Case Study: Hurricane Harvey


The data that I have used about the damage that Hurricane Harvey caused is taken from The Balance.

Original caption: Hurricane Harvey: taking the pets to higher ground so they can relieve themselves. Photo by Matt B. Diehl, taken from Flickr.

Hurricane Harvey was by far the deadliest hurricane during the 2017 hurricane season. Classified as a Category 4 storm, Harvey made landfall in Texas on August 25, 2017, killing 88 people and causing $125 billion in damages, making it the second-costliest hurricane after Hurricane Katrina. Harvey dumped two feet of rainfall on Texas within the first 24 hours, 60.5 inches total in Nederland, Texas.

Hurricane Harvey left the city of Houston completely underwater; a landmass in southeast Texas equivalent to the size of New Jersey was flooded, and 70% of Harris County, the county that Houston is in, was under 18 inches of water. The highest storm surge from Harvey was reported in Arkansas County at 12.5 feet.

In the days after Harvey, federal forces and the Houston Police Dive team collectively reported rescuing 13,000 people from their homes. Over 37,000 people were moved to shelters in Texas, and over 2,000 in Louisiana; 14,900 people were moved to temporary housing by FEMA, and 8,000 families were places in 9,000 hotel rooms. Hurricane Harvey damaged over 200,000 homes, and over a million vehicles were destroyed in the Gulf area. FEMA reported the 738,000 people registered for assistance, and $378 was distributed as direct assistance. As a result of the flooding, 800 wastewater treatment facilities and thirteen Superfund sites were damaged, disseminating toxic chemicals and sewage throughout flooded areas of Texas. Additionally, a quarter of oil and gas production came to a halt in the Gulf area, affecting 5% of the national output.

Like Superstorm Sandy, Hurricane Harvey was amplified by climate change. According to a scientific study, the precipitation brought on by Harvey was 38% higher than expected. This is mainly in part due to the warming of the atmosphere caused by humanmade pollution. The warmer air in the atmosphere can hold more moisture, which generally causes it to rain less. However, when it does rain, it pours. Rising sea levels also allowed Harvey to grow larger than it would have in previous year s — since 1880, sea levels have risen 8.9 inches. Historically, a storm as severe as Harvey would only occur every one in 3,000 years. Under today’s climate, the chances of a Harvey-like storm occurring in the Gulf have increased one in every 1,000 years (New York Times).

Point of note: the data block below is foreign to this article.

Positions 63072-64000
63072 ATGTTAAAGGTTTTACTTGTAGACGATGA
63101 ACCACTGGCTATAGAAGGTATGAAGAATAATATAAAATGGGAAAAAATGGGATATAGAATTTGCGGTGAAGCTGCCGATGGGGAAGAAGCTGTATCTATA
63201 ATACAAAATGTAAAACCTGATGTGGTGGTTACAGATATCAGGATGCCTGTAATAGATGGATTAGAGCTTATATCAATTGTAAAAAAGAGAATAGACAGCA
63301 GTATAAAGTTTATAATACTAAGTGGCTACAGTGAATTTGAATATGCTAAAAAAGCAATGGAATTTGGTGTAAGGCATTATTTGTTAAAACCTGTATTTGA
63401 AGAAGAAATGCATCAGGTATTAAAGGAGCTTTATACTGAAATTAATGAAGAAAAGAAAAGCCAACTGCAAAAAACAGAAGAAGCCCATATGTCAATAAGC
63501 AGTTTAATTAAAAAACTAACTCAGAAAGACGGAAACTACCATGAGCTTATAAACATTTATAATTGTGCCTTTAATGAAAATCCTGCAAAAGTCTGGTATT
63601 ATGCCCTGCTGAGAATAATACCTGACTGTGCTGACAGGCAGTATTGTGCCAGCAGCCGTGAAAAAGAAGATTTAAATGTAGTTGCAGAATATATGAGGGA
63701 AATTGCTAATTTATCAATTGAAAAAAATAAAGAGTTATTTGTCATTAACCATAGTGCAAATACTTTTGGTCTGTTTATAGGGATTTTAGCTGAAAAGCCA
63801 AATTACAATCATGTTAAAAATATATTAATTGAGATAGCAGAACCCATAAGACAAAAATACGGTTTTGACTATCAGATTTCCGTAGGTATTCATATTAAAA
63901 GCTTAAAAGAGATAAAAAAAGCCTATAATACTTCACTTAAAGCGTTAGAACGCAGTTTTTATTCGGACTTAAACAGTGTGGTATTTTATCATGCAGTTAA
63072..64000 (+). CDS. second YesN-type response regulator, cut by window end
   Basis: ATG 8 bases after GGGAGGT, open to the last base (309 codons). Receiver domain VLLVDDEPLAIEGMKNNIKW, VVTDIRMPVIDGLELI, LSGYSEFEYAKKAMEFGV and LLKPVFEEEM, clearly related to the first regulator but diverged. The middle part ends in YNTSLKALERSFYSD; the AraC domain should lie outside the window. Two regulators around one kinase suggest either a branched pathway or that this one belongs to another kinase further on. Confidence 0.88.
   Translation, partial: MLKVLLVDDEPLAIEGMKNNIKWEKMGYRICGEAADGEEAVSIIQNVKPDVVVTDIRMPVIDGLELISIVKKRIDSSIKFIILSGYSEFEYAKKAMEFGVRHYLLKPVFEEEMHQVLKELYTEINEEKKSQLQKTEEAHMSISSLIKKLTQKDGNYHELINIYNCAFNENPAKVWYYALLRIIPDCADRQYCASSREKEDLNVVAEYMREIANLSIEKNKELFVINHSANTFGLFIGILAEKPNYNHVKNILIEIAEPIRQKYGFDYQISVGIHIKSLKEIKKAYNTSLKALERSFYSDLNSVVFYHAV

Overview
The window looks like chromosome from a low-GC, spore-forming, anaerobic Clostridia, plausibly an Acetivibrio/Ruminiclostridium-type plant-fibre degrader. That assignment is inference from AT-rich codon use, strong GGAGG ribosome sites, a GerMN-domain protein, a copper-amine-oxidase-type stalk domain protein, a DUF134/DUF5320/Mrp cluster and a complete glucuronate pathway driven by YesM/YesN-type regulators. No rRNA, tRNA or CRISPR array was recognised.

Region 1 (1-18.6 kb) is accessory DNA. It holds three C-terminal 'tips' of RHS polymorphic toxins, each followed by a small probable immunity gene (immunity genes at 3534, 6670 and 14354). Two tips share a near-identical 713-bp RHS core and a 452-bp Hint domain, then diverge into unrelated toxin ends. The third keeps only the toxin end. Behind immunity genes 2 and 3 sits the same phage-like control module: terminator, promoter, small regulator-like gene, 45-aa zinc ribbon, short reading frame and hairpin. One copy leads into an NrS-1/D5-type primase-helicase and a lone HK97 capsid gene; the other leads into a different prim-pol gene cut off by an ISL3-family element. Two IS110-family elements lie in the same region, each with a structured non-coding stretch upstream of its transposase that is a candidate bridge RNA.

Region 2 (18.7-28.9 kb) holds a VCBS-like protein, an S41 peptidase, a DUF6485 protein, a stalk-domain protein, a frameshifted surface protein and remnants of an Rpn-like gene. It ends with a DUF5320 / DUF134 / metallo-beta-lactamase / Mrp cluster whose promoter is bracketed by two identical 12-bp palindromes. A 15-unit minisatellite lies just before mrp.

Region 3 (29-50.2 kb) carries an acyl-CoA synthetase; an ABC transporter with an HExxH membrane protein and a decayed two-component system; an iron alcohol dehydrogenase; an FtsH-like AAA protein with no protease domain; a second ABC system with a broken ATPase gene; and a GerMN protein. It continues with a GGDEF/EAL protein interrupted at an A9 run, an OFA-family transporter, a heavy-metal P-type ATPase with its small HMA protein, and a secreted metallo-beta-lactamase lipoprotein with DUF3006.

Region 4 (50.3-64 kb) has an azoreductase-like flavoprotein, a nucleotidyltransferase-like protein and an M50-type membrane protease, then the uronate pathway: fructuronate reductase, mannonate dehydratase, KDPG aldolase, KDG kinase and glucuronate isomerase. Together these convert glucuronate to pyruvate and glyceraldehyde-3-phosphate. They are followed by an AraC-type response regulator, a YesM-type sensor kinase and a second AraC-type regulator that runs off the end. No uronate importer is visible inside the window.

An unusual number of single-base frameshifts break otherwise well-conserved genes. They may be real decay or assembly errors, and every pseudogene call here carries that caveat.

A shelter set up after Hurricane Harvey. Photo by Boaz Guttman, taken from Flickr.

As many natural disasters do, Hurricane Harvey attracted a plethora of humanitarian action. The Georgia Salvation Army dispatched units to help feed people in need, and Southern Baptist Disaster Relief sent teams into Texas before Harvey even made landfall, anticipating the severity of the storm. The Red Cross arrived on the scene with supplies for over 50,000 displaced people. There was also a huge surge of individual humanitarian action. Kim Kardashian West announced on Twitter that her family was planning on donating $500,000 to the Red Cross and the Salvation Army to aid their humanitarian efforts. Individuals with large trucks and even jet skis participated in rescue missions; after Harris County Sheriff Ed Gonzalez asked in a Tweet is anyone with a “high-water safe boat or vehicle” would reach out to coordinate with rescue missions, hundreds of people responded to the call. Even notorious YouTuber Jake Paul brought his jetski to Houston to aid in the rescue effort.

Climate change is making superstorms like Harvey the norm, not outliers. More developmental work needs to be done to protect urban areas from the deadly effects of storms like these.

Written by Alexandra Huelbig, Innovation and Design Intern, Summer 2019

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The Institute of International Humanitarian Affairs (IIHA) prepares current and future aid workers with the knowledge and skills needed to respond effectively in times of humanitarian crisis and disaster. Our courses are borne of an interdisciplinary curriculum that combines academic theory with the practical experience of seasoned humanitarian professionals. The IIHA also publishes on a wide range of humanitarian topics and regularly hosts a number of events in the New York area, including the annual Humanitarian Blockchain Summit and Design for Humanity Summit.

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